This is something very specific to each individual as we don’t all handle heat the same way. Always think of heat as extra stress applied to the body and every time you are exposed to it, your body has to spend extra energy and water cooling off the core temperature.
How much fluid (and minerals) you lose per hour of effort also depends on how hard you are going – the harder you go, the more heat you generate added to the external one. Here is a general idea of what is average, for average conditions:
– harder, shorter efforts, the average person would be able to handle about 15oz/450ml of fluid per hour and 300mg of sodium;
– longer, more mellow efforts, you could aim for 30oz/800ml of fluid per hour and 600mg of sodium.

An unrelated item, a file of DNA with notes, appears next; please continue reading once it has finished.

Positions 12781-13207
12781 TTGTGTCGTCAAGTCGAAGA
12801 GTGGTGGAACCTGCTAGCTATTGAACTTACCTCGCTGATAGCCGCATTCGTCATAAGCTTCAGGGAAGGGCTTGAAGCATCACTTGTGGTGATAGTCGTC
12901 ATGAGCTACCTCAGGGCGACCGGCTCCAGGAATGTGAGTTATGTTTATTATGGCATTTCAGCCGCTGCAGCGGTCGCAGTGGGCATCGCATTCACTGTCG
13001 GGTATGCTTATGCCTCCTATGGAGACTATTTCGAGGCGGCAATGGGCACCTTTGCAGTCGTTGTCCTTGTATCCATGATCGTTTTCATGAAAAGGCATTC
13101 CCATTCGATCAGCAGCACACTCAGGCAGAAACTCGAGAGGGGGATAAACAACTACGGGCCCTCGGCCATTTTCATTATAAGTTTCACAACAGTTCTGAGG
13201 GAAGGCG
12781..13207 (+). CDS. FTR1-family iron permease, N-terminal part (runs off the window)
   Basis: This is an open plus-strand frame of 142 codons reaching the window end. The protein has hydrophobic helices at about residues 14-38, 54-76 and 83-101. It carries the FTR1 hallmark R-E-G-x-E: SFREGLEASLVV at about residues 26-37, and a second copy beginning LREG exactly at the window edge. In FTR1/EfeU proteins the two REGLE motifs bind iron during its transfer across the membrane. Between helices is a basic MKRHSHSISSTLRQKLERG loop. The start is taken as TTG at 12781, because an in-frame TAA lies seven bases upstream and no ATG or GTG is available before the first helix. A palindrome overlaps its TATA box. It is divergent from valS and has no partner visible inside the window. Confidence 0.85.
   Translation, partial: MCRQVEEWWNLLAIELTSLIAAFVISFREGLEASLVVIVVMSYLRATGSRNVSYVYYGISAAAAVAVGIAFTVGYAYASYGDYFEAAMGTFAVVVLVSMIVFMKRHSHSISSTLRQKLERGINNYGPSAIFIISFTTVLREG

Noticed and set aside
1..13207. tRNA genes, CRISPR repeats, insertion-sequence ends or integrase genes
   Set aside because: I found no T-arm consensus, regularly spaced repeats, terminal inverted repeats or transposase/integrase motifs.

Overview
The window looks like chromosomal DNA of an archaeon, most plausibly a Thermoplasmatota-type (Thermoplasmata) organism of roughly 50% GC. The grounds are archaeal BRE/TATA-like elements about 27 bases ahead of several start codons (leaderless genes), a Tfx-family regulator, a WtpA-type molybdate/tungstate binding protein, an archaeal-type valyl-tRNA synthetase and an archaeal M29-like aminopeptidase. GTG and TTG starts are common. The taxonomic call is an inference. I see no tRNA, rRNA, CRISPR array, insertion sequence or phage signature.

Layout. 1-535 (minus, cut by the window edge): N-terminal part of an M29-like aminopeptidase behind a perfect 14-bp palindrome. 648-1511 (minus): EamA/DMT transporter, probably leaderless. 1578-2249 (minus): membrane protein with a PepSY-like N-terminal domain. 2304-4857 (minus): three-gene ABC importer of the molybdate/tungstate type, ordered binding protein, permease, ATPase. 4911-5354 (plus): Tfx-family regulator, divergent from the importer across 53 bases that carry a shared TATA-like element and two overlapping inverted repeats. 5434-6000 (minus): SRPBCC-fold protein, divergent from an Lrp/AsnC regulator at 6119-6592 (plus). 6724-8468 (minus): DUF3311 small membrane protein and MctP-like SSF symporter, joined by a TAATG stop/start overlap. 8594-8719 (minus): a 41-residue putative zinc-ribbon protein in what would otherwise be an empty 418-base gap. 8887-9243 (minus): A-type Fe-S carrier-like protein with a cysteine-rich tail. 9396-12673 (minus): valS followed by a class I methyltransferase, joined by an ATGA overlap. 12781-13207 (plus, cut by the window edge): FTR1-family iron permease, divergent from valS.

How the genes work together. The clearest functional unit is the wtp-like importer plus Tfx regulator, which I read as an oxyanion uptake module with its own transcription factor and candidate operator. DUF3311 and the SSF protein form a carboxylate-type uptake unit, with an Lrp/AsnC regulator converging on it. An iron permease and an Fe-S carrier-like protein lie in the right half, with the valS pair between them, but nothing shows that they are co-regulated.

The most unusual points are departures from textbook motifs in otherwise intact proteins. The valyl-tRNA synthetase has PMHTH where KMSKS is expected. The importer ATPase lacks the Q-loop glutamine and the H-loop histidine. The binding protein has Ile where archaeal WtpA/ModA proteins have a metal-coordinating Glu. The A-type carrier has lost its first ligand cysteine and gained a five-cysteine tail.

Why more fluid+sodium when you go slower? Well, it’s all about how long you actually go and how much stress you can handle. It’s very unlikely that you keep up with 100% of your fluid losses (ever!), but the harder the effort, the harder time your body has processing fluid in your stomach. Harder intervals/races, add more stress to the body and you do have a ‘stress budget’ that you need to juggle. So, longer and slower intervals, you could tolerate more fluid and more sodium because you are applying less stress through intensity and you will likely be exercising for much longer (meaning you will be in deficit for a longer period). This values for fluid and sodium go up quite a bit if you are training/racing in a hot environment and that’s why you train your gut to tolerate the amount of fluid and sodium you will need to ingest to keep up with the loses. As a rule of thumb, you should always think that is very, very unlikely that you overdo fluid intake, unless you drink a gallon at a time. Even then, it may take your body a while to process it but it’s still unlikely you overdo. It’s likely tho that your gut can’t handle too much to begin with but the more you practice (in training), the better you get at it, the less dehydrated you get and, ultimately, the better you perform. If you want to know exactly how much sodium or fluid you need, I’d strongly encourage you to do a sweat test with your coach or at a nearby facility. As a coach myself, and following the QT2 Systems guidelines, we would do it in a form of an 1hr bike hard(ish) test.